If all life is, is a continuum of the unique experience of uncertainty in each moment, there would be no redemption and no such thing as spirituality. This is not the case because within our suffering there is always a delusion that we are holding onto. When we surrender our control of this delusion we are able to consider possibilities beyond those of our delusion, and when we relax our attitude in this way something beyond the outcomes that our delusion of control predicts manifests. (There is always this cause and effect relationship. This is one of the proofs that spirituality exists.) The tension of our uncertainty is therefore constantly teaching us how to recognize our control issues, and experience a reality beyond our delusions. This is the path of our redemption. It doesn’t matter what religion we belong to we must all redeem our delusions.

Notice that in Cafe News, Volume 2 the dissatisfaction that is felt indicates what is causing the suffering. Mostly, I just sit around, wishing for some life other than the one I have.  Wishing something external would change me into what I want to be. . . . I always told myself I was a cut above the rest.  Unfortunately, this is true.  I am clearly capable of achieving absolutely exceptional examples of self-deception. We know when we are deceiving ourselves we even know how we are doing it. We always feel it. We try to avoid our feelings of self-deception but this only causes our suffering to intensify because it is only more self-deception, and we know it. Even our attempts at self-honesty are deceptive: Basically, I’ve come to realize I’m full of shit. Rather than using this honesty to redeem ourselves we find a way to diminish it and sustain what we are ignoring: Not that it matters, because everyone is.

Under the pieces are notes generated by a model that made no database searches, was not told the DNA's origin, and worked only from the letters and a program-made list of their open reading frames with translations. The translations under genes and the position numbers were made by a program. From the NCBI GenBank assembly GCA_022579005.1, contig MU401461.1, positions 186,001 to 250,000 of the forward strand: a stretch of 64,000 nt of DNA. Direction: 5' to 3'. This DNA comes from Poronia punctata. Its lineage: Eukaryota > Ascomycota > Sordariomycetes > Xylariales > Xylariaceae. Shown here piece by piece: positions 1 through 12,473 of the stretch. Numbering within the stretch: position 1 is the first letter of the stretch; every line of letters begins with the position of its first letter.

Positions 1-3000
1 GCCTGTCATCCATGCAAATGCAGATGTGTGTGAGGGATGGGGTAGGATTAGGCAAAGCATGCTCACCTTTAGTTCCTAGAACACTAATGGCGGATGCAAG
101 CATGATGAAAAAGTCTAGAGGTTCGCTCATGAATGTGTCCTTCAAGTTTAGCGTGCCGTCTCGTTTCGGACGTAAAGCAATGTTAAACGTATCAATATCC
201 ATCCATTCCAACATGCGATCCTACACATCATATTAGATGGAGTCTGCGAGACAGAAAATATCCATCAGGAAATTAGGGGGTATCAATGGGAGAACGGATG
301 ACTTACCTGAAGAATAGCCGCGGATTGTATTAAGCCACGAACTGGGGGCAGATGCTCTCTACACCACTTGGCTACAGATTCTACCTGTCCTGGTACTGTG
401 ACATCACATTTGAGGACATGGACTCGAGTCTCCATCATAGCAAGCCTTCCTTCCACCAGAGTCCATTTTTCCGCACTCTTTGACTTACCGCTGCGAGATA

We feel all of this because we have awareness of all of this. We have feelings of how we are maintaining our state of self-deception in every moment. This awareness of our self-deception is something that we are always aware of even in our dreams at night as Cafe News describes so eloquently. Correspondingly, we always know when we are being honest with ourselves. Always. Just as our self-deception happens incrementally, builds on itself, and becomes habitual, self-honesty can grow from the seemingly insignificant honesty of identifying what we feel (How we deepen what we know is true). In this state of honesty we can then also identify what our reaction to what we are feeling is, what our preconception is about that feeling, and then evaluate the validity of our reactions and preconceptions. This is all included in what Eckhart Tolle relates [The Power of Now (pp. 1-2)].

Ultimately it is important for us to develop our self-honesty in order to understand what it was that sparked us to develop our patterns of self-deception in the first place. This is necessary in order to completely redeem ourselves and establish a new behavior pattern. I will relate a personal experience of this in the next post (Self-deception and Redemption, a True Story).

It’s not the life that matters, but the courage we bring to it.